17 Nov

Projects + rejects = prejects

Let’s face it: Between the holidays and the Cybils and the fact that my current nonfiction project involves slowly reading a great big book, 2006 is just about over for me, productivitively. (Don’t bother looking that one up.) And between rewrites of older stuff and new projects that have gone into circulation, it’s been a satisfying year.

Which is kind of surprising, when I think of the projects I worked on this year that didn’t go anywhere, or at least not as far as I’d hoped. Remember E.F.? Toast? Tennessee? There was at least one more picture book manuscript that I don’t think I ever even gave a pseudonym to. Some of these took up a lot of my time, involved interviews and considerable research, and — for a while, at least — were what I expected to be working on for a long time to come.

As much as I’d like to have spent that time on projects that might sell, I don’t regret them. (And, of course, I didn’t know at the time that they wouldn’t sell, or that I wouldn’t be able to get them to a point where we could find out whether they would or not.) I learned a lot from each one, if not from the writing itself than from the research I did for them. I’m smarter as a result.

More importantly, I think I’ll enter 2007 with a better sense of the sort of project that’s right for me and right for the market. And if I don’t? Well, just watch this space next November.

28 Mar

Later, Tennessee

Sufficiently frustrated by my lack of an angle for Tennessee, I jettisoned all my research materials over the past couple of days. Back to the libraries went six books, a CD boxed set, and a DVD, but only after a last-ditch effort early this morning, in which I re-watched the DVD while skimming two of the books. Other than a minor, pre-coffee case of information overload, nothing came of it.

Nothing yet, anyway. As I said last week, I learned a lot of interesting stuff, and as I mull it — subconsciously or otherwise — who knows what I might stitch together? Maybe I can put my new knowledge to use in some fiction project down the road. Or maybe the whole exercise will prove to be a dead end. It wouldn’t be the first time.

But when I left the library after my lunch hour today, I felt a lot lighter than when I went in. It wasn’t just that I was no longer burdened by the materials I’d unloaded (which also included, unrelated to this nonfiction project, at least a half-dozen picture books and a jumbo graphic novel). While I was there, I began writing longhand the first few hundred words in the first draft of my sample chapter for E.F.

I’d begun thinking that having two proposals (or would-be proposals) in the works at one time was one too many, and I’m not entirely sure I was wrong. Lately, I’d been feeling a little overwhelmed, burned out, fed up with facts and how to find them. But if Tennessee was going to end up thwarting me, at least for now, I sure am glad I’ve got a more promising project to balance things out.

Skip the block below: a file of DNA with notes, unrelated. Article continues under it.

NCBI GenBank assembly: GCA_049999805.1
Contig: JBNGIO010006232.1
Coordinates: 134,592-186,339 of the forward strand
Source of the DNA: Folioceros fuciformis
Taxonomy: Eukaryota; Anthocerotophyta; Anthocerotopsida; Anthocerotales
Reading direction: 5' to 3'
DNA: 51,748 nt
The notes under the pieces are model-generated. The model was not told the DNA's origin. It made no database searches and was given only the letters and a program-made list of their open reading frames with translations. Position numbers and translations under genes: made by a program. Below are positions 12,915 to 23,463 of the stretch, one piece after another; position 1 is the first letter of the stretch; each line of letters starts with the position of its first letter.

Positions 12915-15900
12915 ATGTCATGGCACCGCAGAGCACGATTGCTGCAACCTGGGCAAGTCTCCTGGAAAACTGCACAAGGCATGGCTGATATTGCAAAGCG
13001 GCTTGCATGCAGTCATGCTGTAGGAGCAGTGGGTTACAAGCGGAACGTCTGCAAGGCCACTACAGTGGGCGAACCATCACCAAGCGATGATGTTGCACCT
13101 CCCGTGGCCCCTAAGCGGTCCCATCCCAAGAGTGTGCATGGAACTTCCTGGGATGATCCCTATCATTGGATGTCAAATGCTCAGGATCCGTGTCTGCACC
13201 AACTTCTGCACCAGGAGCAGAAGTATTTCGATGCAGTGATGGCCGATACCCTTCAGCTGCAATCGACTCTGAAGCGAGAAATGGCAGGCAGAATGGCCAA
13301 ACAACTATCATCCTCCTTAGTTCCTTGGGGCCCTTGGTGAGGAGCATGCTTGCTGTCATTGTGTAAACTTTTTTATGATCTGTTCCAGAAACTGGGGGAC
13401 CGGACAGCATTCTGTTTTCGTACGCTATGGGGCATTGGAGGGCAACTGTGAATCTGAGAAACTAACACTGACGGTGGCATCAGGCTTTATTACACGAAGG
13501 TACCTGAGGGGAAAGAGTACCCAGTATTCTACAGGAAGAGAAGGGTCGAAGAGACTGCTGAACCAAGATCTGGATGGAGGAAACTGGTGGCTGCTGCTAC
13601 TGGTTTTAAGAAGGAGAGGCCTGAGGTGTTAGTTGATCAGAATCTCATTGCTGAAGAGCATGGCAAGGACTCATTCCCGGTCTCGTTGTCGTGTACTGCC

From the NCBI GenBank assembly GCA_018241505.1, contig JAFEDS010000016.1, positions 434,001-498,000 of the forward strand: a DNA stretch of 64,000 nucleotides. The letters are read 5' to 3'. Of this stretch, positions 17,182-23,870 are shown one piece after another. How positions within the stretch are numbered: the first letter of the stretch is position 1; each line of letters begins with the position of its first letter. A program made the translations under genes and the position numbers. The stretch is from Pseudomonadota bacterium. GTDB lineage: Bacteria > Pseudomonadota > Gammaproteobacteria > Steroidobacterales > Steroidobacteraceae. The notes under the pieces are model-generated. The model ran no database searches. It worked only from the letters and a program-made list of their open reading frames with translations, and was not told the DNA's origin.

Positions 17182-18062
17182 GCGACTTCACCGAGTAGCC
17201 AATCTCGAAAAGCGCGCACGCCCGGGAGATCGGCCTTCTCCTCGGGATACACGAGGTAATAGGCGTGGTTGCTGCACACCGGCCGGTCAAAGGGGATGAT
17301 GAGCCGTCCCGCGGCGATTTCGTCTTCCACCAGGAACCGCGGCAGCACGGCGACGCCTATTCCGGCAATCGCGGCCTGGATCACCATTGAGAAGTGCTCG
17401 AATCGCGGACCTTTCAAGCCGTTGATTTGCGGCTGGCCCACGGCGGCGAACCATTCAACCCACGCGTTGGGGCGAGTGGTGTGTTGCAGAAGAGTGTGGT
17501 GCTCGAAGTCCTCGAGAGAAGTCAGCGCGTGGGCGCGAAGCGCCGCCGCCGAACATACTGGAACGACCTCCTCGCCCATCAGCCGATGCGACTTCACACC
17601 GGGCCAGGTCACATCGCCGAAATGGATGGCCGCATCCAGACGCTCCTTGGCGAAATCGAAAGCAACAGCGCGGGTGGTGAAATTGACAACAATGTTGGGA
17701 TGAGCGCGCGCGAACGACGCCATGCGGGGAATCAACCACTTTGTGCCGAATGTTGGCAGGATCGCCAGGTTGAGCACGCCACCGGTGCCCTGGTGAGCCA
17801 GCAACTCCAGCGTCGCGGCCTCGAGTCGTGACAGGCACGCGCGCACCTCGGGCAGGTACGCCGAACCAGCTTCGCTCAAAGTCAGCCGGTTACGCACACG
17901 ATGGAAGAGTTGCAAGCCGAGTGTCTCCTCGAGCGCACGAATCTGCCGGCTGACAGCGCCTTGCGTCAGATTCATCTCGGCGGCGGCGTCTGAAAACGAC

23 Mar

A modest proposal (or two)

I’ve spent most of my “writing” time lately on research for a couple of nonfiction projects for which I hope to start shopping around proposals this spring. These would both be different from anything I’ve done so far — targeted to teen readers and centering not on an individual person or people but on historical concepts or trends.

And so far, anyway, they’re very different from each other, not just in subject matter — one’s political, one’s cultural — but in how clearly I can see the shape I think these books would take.

The political one, E.F., is coming along nicely. I know the material is there, in spades, and I know how it ought to be framed. I’ve figured out the lens through which the story should be told, and now I just need to conduct a few interviews that will, I hope, give me what I need in order to write a sample first chapter for the proposal.

The cultural one, which I’ll call Tennessee… well, I sure am learning a lot. And it’s fascinating stuff, none of which I was more than vaguely familiar with prior to digging in. But I haven’t a clue what to do with what I’m learning, how it can be made relevant to modern young readers, or where to focus. There’s no physical action and I haven’t come across any intriguing personalities, both of which would be nice to have for both reader and writer.

I’m going with the assumption that I just haven’t dug deep enough into Tennessee yet, haven’t looked at the subject from enough perspectives. So, I’ll keep at it. Besides, this being new territory in so many ways — the subject matter, the audience I’d be writing for, shopping a proposal instead of a full manuscript — I’m not sure I’d know when to stop.

02 Mar

Mr. Smith gets back into circulation

Word came from Agent Erin this week that my latest revision of Smith did the trick, so this middle-grade biography is ready to make the rounds among editors. This will be the first manuscript that we’ve sent out as a pair to an editor I wasn’t already working with, and I’m excited to see how the process works.

The one last thing I needed to do was put together my bibliography for Smith, which I took care of late last night. So, now I think I’ll reward myself with a little break.

Well, that was nice.

This morning I was up at my usual 5 a.m., sending out interview requests for the proposal I’m working on for E.F., which would be for young adults. Meanwhile, I’m waiting on a bunch of library books to help me get started researching another YA project I’d like to propose (it’s so new, I don’t have a pseudonym for it yet), and I also need to completely rewrite some sample text for Holiday, another picture book biography I want to pitch.

Good thing I’ll be fortifying myself today with some BBQ.

17 Feb

Let me write like that

Prior to starting work on my research for E.F., it had been so long since I began a new nonfiction project that I’d forgotten what it’s like. And what it’s like is slow.